Reference is now being made to FIG. 9 which illustrates yet another embodiment of the direct-to-object print system of FIG. 1. One end of a belt 902 is operatively connected to a take-up reel 904 that is operatively connected to the actuator 816. The other end of the belt is positionally fixed at 906. The belt also engages a rotatable pulley 812 attached to the object holder. The support member comprises a pair of support members 806A and 806B about which the shuttle mount 112 is slideably attached. The actuator rotates the take-up reel to wind a portion of the length of the belt about the take-up reel to cause the object holder to move past the printheads. The actuator unwinds the belt from the take-up reel. The controller 114 is configured to operate the actuator. The object holder of FIG. 1 has been omitted to show underlying components.
      Reference is now being made to FIG. 10 which shows an embodiment of the present direct-to-object print system 1000 housed in a cabinet 1002. The object holder is omitted.
      The direct-to-object print system disclosed herein can be placed in communication with a workstation, as are generally understood in the computing arts. Such a workstation has a computer case which houses various components such as a motherboard with a processor and memory, a network card, a video card, a hard drive capable of reading/writing to machine readable media such as a floppy disk, optical disk, CD-ROM, DVD, magnetic tape, and the like, and other software and hardware needed to perform the functionality of a computer workstation. The workstation further includes a display device, such as a CRT, LCD, or touchscreen device, for displaying information, images, classifications, computed values, extracted vessels, patient medical information, results, interim values, and the like. A user can view any of that information and make a selection from menu options displayed thereon. The workstation has an operating system and other specialized software configured to display alphanumeric values, menus, scroll bars, dials, slideable bars, pull-down options, selectable buttons, and the like, for entering, selecting, modifying, and accepting information needed for processing in accordance with the teachings hereof. The workstation can display images and information about the operations of the present direct-to-object print system. A user or technician can use a user interface of the workstation to set parameters, view/adjust/delete values, and adjust various aspects of various operational components of the present direct-to-object print system, as needed or desired, depending on the implementation. These selections or inputs may be stored to a storage device. Settings can be retrieved from the storage device. The workstation can be a laptop, mainframe, or a special purpose computer such as an ASIC, circuit, or the like.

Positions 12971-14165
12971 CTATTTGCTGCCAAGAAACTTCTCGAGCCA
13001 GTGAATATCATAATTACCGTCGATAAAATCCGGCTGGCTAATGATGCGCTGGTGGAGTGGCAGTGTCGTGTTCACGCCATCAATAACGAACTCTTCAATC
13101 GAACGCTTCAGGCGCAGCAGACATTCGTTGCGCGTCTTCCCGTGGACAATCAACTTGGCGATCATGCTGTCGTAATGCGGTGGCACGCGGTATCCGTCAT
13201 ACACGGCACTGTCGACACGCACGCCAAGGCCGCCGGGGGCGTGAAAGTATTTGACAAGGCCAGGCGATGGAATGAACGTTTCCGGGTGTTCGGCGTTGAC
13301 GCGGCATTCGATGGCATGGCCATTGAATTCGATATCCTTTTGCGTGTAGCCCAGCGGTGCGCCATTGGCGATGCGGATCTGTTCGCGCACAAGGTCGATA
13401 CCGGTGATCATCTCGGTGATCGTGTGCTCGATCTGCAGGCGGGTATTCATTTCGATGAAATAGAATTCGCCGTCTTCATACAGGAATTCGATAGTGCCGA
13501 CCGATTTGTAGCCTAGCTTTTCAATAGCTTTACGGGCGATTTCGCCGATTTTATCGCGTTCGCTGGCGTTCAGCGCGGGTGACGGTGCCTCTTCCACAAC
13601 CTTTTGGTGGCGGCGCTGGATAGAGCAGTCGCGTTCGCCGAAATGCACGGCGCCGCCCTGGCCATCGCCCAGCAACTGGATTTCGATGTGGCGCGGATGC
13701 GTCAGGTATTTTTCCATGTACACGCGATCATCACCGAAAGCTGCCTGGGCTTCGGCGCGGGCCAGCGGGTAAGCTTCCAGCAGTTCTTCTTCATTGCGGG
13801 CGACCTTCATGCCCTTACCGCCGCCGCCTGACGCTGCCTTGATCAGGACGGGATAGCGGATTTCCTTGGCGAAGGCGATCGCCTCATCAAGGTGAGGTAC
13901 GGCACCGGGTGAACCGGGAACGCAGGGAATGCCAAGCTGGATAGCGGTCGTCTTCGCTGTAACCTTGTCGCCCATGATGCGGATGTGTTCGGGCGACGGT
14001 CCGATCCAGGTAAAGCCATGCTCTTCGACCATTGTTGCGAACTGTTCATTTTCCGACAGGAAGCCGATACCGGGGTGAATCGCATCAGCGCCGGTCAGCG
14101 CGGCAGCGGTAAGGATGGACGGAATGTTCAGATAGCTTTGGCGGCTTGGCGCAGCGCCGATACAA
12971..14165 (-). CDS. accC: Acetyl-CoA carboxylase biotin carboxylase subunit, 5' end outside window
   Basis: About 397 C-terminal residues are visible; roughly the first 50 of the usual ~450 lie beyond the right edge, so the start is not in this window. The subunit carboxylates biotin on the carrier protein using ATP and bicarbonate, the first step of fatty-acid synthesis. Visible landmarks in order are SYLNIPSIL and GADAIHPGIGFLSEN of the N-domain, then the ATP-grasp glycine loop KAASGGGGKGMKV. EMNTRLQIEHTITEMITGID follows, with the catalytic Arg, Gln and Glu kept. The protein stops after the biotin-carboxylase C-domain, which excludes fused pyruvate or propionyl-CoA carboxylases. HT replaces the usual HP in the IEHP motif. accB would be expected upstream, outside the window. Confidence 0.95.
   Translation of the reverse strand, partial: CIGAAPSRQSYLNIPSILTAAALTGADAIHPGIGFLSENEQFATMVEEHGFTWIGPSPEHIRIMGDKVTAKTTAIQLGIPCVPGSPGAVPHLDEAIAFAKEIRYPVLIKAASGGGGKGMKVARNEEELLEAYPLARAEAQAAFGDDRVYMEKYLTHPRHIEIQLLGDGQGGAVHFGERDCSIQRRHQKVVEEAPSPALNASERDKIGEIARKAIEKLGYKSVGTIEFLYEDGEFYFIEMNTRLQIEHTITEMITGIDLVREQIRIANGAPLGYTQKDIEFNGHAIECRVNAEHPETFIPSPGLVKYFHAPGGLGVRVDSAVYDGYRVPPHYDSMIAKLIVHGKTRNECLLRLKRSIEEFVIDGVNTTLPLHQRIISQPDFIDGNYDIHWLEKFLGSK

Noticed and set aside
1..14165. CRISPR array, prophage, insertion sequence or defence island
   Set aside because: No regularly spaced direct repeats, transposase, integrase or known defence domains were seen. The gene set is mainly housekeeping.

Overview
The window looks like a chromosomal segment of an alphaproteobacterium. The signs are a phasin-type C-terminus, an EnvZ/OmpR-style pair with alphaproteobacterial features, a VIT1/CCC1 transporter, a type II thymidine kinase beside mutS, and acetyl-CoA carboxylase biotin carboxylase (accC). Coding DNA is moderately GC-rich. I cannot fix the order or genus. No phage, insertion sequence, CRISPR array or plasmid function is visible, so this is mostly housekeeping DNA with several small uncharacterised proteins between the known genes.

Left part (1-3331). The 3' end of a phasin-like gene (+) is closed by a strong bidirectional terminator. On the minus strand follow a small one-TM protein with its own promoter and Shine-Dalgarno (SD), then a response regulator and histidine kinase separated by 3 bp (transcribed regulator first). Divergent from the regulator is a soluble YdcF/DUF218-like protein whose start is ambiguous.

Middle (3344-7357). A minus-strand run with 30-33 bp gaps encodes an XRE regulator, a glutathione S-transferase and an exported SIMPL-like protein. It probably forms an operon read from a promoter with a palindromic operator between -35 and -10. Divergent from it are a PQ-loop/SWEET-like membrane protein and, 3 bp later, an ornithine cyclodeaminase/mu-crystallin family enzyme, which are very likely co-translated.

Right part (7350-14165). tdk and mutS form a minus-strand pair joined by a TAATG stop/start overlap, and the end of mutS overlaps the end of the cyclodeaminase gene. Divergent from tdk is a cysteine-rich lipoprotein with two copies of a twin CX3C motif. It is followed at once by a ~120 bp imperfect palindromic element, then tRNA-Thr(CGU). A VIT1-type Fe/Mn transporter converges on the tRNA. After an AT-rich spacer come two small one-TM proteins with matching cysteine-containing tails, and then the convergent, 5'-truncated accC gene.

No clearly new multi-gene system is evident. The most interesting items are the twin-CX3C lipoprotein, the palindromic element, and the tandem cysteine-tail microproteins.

Any of the components of the workstation may be placed in communication with any of the modules and processing units of the direct-to-object print system and any of the operational components of the present direct-to-object print system can be placed in communication with storage devices and computer readable media and may store/retrieve therefrom data, variables, records, parameters, functions, and/or machine readable/executable program instructions, as needed to perform their intended functions. The various components of the present direct-to-object print system may be placed in communication with one or more remote devices over network via a wired or wireless protocol. It should be appreciated that some or all of the functionality performed by any of the components of the direct-to-object print system can be controlled, in whole or in part, by the workstation.
      The teachings hereof can be implemented in hardware or software using any known or later developed systems, structures, devices, and/or software by those skilled in the applicable art without undue experimentation from the functional description provided herein with a general knowledge of the relevant arts. One or more aspects of the systems disclosed herein may be incorporated in an article of manufacture which may be shipped, sold, leased, or otherwise provided separately either alone or as part of a product suite or a service. The above-disclosed and other features and functions, or alternatives thereof, may be desirably combined into other different systems or applications.
      Presently unforeseen or unanticipated alternatives, modifications, variations, or improvements may become apparent and/or subsequently made by those skilled in this art which are also intended to be encompassed by the following claims.